A building derelict for 20 years has been turned into a new home after a collaboration with Dorset Council, and is ready for a new tenant during Empty Homes Week
The property is owned by Blandford Freemasons which, with the assistance of the council’s empty homes team and ethical lender Lendology CIC, renovated the building and created a one bedroomed flat to rent.
The council now has exclusive rights for 10 years to rent the flat to people on the housing register with preference given to a resident with links to Blandford Forum, the same location as the property.
Councillor Graham Carr-Jones, Portfolio Holder for Housing and Community Safety, said: 'We are delighted to work with property owners in this way. Turning an empty building into a flat to rent gives someone on the housing register with links to the area, a stable and quality home.
'Not only do we aim to get empty houses back into use, but we also turn them into homes for families on our housing register. This saves us money by reducing our reliance on temporary accommodation including bed and breakfast.'
Mike Lewis, spokesman for the Blandford Freemasons, said: 'This has been a great ‘win, win’ success story for us. We have taken a run-down empty building which was a drain on our resources and turned it into a home.
'We will also get a rental income to put back into the many local causes we support. Working in partnership with Dorset Council and Lendology CIC, we are justly proud of what we have all achieved'.
Ellie Lister, Operations Director for Lendology CIC, said: 'This is exactly what our loan products are aimed at. We are a social enterprise who provide a range of loans to make lives better by improving the homes people live in. We pride ourselves on our personal service and seeing a building made into a safe, warm home in this way.'
Empty Homes Week
The success coincides with National Empty Homes Week, 28 February to 6 March. It highlights the ongoing work of Dorset Council in tracking down and working with property owners to turn empty properties into good quality homes.
The work is complicated and can lead the team to make enquiries across the world, delve into complicated family situations, or just help people who do not know what to do next with a property.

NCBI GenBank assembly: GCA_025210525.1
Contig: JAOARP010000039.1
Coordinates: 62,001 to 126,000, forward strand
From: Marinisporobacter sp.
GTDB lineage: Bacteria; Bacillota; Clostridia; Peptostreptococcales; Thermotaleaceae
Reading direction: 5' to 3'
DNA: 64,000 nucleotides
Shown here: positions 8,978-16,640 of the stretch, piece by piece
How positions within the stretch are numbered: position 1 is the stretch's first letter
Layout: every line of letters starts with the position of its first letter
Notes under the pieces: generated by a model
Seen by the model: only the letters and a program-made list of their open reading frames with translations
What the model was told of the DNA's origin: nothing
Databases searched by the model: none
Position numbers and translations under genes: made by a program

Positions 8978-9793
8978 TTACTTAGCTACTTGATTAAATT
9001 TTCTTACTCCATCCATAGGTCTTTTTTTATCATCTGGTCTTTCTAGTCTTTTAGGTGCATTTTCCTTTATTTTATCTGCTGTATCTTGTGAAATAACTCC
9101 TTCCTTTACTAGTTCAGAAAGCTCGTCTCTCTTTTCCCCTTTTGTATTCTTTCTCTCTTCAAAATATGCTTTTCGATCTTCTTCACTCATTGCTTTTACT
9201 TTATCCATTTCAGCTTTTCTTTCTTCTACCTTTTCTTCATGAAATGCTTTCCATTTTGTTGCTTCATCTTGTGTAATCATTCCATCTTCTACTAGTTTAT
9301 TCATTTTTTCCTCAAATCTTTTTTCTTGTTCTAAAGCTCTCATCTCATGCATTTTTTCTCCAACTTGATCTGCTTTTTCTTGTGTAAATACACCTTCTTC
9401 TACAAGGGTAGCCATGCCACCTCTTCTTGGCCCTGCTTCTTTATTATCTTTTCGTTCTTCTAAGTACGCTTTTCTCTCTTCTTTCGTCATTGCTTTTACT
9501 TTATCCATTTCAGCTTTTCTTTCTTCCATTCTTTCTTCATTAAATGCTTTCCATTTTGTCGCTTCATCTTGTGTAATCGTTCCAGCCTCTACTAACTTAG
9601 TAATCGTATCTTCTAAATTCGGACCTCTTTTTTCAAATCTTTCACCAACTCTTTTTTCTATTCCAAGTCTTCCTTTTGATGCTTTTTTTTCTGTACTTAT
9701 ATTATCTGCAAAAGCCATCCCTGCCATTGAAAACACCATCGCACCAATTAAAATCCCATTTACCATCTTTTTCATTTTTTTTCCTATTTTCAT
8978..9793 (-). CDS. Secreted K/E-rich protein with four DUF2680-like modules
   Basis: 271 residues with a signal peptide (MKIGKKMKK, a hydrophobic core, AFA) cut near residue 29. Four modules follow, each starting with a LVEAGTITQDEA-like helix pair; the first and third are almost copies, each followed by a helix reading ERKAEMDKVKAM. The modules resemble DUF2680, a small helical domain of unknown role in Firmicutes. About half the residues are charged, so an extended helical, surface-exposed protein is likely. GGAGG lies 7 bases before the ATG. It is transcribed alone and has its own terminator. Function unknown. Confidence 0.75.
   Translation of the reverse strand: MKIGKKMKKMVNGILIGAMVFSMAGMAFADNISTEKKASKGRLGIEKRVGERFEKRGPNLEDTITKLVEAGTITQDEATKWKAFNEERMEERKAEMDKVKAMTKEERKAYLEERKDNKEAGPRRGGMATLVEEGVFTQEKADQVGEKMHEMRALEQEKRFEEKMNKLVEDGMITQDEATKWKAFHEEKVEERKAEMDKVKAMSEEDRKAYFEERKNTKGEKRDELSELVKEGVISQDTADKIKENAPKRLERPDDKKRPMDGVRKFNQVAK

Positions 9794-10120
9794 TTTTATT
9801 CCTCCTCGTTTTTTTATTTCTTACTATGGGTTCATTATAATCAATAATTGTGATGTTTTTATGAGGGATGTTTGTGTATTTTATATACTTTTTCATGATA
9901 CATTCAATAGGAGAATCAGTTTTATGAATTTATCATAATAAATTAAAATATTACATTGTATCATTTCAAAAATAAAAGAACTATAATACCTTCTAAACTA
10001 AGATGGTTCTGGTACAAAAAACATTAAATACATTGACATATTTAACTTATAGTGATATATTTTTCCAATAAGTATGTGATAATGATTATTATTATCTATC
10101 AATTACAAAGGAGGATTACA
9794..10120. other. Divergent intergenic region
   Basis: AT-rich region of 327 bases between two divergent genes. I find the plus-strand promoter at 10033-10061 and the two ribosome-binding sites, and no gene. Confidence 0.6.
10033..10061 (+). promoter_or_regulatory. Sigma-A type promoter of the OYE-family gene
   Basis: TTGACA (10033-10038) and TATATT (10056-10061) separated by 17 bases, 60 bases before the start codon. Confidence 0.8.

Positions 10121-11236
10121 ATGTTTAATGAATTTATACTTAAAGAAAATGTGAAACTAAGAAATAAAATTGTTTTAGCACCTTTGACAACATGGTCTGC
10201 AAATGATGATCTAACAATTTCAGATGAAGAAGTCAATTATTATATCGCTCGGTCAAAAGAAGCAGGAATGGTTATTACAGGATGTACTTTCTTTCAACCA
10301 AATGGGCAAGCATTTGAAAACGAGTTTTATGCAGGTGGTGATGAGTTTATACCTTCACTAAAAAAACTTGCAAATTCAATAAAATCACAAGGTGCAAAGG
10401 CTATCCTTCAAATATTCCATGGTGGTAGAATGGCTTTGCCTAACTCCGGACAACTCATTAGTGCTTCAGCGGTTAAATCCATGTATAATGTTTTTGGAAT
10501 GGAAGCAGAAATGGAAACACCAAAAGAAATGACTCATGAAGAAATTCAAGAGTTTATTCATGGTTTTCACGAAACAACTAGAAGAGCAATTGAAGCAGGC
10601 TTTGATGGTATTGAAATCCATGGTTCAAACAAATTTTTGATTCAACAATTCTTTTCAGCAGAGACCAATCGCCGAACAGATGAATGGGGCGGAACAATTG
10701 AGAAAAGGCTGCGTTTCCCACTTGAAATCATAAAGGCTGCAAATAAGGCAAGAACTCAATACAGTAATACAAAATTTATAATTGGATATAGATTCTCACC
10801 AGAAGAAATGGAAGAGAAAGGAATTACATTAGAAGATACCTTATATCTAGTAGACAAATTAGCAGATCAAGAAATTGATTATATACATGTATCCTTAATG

The team is working to bring dozens of properties back to life and they have already achieved considerable success. Communities are encouraged to continue to report long term empty properties to tackle this widespread, yet often hidden problem.
If a property owner does not engage with the council there are considerable enforcement powers to bring about improvements or even take over the use, or ownership, of the building.
It is complex, time consuming work and Suzanne Kinlough, Empty Homes Enforcement Officer, said: 'We work tirelessly to track down, support and assist owners of empty homes to get them back into use'.
'Where this doesn’t work, to get results, we use a range of enforcement powers from legal notices, Magistrates’ Court warrants and Compulsory Purchase Orders. 'It’s satisfying work to see a run-down house, turned into a new home for the benefit of the community.'
Councillor Graham Carr-Jones added: 'Empty homes are a concern for all residents. It’s not just about the rights of the person who owns it, but the neighbours and residents around the empty property who may be impacted by it.
'We always try to help empty homeowners first, but we won’t shy away from taking formal action where the rights of neighbours and residents are affected.
'The good work keeps happening and it’s time to see if there are more out there so get in touch.'
National Empty Homes Week is run by charity Action on Empty Homes which aims to bring properties back into use for those in housing need. Government data shows there are over 238,000 homes in England have been empty for more than six months.